2 replies | 76 view(s)
  • @llli*daphnejanes.mom's Avatar
    Yesterday, 03:44 PM
    Hi, My toddler has mostly slept in her own crib since 12 months, and we co-slept only intermittently before that. A little background, co-sleeping has not worked well for our family as it disturbs my husband, who is a poor sleeper. As it is, most nights since our daughter has been born he sleeps downstairs in the guest room since he is frequently unable to get to sleep at all again after being awoken at night. Because of this, I have had very little support in nighttime parenting. I am at the point where I need to start setting some limits on nighttime nursing. My daughter currently wakes 1-3 times per night and I go in and nurse her, then rub her back for a few minutes, after which she mostly falls asleep again. Occasionally I need to go back in and soothe her again. The way that I am going to try night weaning this time (I've tried before and failed) is to start by myself over the next few nights and then let my husband take a few nights after I have burnt out. I think this is probably the best way to preserve sleep for at least one person in the family each night during the process. In my experience, refusing nursing has resulted in an escalation of upset crying which then requires 30-45 minutes of rocking or soothing before sleep again. In every instance thus far, after a few nights I have given in and nursed, as it's too painful and I am exhausted. I am hoping that giving it more like 5-6 nights will be enough to establish new nighttime habits. But I also...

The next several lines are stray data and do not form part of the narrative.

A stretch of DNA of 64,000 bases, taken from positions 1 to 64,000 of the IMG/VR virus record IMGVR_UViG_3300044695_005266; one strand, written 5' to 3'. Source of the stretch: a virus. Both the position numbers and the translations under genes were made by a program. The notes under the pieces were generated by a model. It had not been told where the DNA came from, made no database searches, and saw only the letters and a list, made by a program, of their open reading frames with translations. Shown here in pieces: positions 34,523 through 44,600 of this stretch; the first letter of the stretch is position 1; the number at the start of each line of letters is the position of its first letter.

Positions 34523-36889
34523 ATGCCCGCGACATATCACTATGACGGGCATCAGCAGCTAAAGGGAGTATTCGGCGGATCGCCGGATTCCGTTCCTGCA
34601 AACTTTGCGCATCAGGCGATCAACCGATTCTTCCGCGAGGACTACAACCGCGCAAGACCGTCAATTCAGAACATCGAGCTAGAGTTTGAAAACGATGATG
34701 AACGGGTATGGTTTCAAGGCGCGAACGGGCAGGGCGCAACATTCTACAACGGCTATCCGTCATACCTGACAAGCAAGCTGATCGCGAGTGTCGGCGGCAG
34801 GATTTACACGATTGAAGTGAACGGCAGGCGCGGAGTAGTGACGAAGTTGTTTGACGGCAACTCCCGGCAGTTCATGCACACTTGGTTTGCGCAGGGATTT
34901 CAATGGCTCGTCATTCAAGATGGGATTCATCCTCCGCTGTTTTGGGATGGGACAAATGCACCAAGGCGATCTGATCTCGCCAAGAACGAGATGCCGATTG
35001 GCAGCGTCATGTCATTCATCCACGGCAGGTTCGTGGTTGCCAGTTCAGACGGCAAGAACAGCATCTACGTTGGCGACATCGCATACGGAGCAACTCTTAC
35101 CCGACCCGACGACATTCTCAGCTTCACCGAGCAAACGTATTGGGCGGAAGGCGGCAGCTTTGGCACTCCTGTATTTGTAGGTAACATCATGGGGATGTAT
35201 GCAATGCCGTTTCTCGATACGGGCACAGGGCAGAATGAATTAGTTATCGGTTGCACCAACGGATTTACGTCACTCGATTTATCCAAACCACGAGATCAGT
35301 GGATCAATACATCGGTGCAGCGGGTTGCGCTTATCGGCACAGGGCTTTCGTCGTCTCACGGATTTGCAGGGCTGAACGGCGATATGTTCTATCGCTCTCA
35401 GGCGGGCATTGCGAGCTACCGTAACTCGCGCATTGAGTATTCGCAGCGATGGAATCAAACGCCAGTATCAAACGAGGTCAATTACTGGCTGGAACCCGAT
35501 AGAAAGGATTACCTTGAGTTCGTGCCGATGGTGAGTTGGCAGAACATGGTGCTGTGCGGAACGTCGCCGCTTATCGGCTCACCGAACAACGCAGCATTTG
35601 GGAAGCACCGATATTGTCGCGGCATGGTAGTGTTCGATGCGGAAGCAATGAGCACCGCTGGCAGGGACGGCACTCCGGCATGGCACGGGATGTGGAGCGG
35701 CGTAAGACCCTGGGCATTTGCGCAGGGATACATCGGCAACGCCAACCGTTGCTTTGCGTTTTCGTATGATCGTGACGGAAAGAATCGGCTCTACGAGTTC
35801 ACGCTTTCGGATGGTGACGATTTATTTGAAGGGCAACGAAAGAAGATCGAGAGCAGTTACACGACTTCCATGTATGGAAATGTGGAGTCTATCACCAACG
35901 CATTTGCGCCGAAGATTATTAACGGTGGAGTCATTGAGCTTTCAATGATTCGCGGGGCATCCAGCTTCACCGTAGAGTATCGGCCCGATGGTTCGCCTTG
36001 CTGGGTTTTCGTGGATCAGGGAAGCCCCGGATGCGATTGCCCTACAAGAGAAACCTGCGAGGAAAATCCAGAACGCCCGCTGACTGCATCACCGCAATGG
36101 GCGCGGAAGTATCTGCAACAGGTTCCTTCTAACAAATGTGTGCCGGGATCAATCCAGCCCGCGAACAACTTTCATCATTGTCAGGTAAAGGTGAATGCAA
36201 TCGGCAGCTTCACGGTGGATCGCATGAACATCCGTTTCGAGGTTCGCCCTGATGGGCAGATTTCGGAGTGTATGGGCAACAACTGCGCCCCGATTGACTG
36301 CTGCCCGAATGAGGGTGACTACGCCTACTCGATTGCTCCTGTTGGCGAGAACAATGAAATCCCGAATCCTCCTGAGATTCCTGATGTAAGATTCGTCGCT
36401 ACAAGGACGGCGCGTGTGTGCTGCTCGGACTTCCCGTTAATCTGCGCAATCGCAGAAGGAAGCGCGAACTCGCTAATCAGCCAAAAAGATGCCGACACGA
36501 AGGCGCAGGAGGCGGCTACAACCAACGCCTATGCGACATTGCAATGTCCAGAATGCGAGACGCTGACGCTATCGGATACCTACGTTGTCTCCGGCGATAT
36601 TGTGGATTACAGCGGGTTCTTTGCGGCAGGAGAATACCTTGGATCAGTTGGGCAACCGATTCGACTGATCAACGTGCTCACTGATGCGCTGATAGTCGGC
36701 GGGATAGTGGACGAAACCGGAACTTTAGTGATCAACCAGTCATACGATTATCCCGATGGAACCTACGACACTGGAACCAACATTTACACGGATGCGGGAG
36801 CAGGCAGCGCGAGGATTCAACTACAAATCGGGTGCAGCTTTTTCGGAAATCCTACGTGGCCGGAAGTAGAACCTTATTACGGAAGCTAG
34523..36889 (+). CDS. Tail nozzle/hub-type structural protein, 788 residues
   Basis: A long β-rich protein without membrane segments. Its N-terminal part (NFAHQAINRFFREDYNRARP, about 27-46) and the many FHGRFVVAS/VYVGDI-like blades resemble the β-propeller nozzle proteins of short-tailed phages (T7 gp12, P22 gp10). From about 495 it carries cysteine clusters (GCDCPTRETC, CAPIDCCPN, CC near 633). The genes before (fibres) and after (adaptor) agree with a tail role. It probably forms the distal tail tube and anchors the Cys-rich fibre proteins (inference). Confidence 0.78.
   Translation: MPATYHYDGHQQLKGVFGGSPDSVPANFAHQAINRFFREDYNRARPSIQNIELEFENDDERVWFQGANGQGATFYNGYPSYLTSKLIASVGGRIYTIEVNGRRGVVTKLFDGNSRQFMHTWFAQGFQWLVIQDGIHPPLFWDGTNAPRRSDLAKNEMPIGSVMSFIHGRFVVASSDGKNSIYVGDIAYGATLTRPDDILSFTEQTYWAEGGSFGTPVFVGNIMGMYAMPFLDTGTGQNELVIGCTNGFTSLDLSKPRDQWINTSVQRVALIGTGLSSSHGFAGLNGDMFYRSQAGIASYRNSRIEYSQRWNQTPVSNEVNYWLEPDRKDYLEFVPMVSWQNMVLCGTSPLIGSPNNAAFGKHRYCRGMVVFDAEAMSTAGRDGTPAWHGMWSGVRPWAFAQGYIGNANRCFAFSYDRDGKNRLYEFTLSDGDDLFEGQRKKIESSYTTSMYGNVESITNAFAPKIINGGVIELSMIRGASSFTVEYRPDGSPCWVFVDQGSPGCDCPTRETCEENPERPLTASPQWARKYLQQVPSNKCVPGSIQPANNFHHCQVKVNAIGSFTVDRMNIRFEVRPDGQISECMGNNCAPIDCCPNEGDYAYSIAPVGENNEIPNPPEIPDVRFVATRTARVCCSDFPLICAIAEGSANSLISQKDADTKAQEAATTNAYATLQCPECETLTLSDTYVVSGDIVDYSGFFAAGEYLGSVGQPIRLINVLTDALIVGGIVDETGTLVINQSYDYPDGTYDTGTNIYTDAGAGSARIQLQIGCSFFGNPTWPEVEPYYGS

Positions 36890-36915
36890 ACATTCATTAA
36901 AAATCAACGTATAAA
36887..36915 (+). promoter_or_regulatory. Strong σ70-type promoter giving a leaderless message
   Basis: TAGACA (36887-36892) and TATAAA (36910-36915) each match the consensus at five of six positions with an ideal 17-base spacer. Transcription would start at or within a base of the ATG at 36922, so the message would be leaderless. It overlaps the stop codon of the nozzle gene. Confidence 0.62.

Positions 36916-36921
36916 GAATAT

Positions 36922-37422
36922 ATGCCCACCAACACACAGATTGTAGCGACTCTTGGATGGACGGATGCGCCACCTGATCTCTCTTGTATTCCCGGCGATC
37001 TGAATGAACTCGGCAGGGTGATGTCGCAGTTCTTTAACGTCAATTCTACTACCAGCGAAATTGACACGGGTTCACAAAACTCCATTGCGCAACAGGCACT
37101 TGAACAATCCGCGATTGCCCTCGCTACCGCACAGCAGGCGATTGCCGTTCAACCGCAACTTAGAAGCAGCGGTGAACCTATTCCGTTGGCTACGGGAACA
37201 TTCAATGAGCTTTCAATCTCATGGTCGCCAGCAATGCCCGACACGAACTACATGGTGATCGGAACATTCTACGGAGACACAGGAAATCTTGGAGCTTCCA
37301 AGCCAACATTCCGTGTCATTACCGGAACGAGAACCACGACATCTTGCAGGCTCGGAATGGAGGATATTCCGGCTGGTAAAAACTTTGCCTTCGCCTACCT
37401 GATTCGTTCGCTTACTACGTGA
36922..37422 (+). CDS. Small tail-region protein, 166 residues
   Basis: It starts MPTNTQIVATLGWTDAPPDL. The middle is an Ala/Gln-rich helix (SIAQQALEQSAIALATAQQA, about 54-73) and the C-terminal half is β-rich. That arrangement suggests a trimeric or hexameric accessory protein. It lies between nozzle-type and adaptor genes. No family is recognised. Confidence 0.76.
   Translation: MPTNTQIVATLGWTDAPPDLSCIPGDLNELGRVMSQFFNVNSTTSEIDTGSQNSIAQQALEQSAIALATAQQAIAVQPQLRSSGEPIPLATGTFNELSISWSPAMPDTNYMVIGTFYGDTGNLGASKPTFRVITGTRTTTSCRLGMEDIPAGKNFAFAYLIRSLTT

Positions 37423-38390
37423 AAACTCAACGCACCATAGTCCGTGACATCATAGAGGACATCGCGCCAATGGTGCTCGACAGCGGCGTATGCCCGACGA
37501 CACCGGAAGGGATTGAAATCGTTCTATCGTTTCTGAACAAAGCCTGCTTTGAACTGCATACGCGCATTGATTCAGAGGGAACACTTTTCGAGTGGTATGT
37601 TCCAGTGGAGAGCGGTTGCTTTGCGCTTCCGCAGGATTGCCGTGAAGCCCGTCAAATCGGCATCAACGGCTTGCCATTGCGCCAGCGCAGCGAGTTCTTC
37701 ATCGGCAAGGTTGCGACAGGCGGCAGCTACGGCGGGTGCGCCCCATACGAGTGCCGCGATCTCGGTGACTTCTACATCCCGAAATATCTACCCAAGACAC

0 replies | 55 view(s)
  • @llli*quest's Avatar
    Yesterday, 01:41 PM
    ah yes-- i use a symphony at home, where I work 3 days/week; and a PISA in the office where I am 2 days a week
    4 replies | 223 view(s)
  • @llli*sonogirl's Avatar
    Yesterday, 01:16 PM
    Lipase is not only an issue for frozen milk--it absolutely can be an issue with refrigerated milk, too. Depending on the mom and the severity of the issue, some moms find that their expressed milk will "turn" in just a few hours; others will only notice it after very many weeks of being frozen. It just depends on how much excess enzyme a particular mom has in her milk. The easiest way to rule this out would be to taste the milk before it is offered. For some moms, a 24 hour period would absolutely be long enough for excess lipase to cause a taste issue.
    4 replies | 242 view(s)
  • @llli*filmmommy's Avatar
    Yesterday, 01:12 PM
    I have a Purely Yours and I've never changed the settings after a letdown. I actually pump with it on top speed and top suction, because I seemed to need it. With the Medela pumps there's a letdown button and everything is nice and automatic -- you just turn it up or down, which increased both speed and suction. But for me it's too much of a pain to mess with the knobs. My IBCLC told me I should have low suction, high speed until a letdown, and then decrease the speed and increase the suction after one. But it never seems right to me unless both are up all the way. I'm not sure of any problems that could arise from doing it that way -- I get a letdown this way.